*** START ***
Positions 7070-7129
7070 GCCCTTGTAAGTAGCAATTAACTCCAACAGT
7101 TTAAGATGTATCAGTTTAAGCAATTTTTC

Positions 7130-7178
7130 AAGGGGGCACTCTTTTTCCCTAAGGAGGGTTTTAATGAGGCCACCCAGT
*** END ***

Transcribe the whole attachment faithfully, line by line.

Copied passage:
Positions 7070-7129
7070 GCCCTTGTAAGTAGCAATTAACTCCAACAGT
7101 TTAAGATGTATCAGTTTAAGCAATTTTTC

Positions 7130-7178
7130 AAGGGGGCACTCTTTTTCCCTAAGGAGGGTTTTAATGAGGCCACCCAGT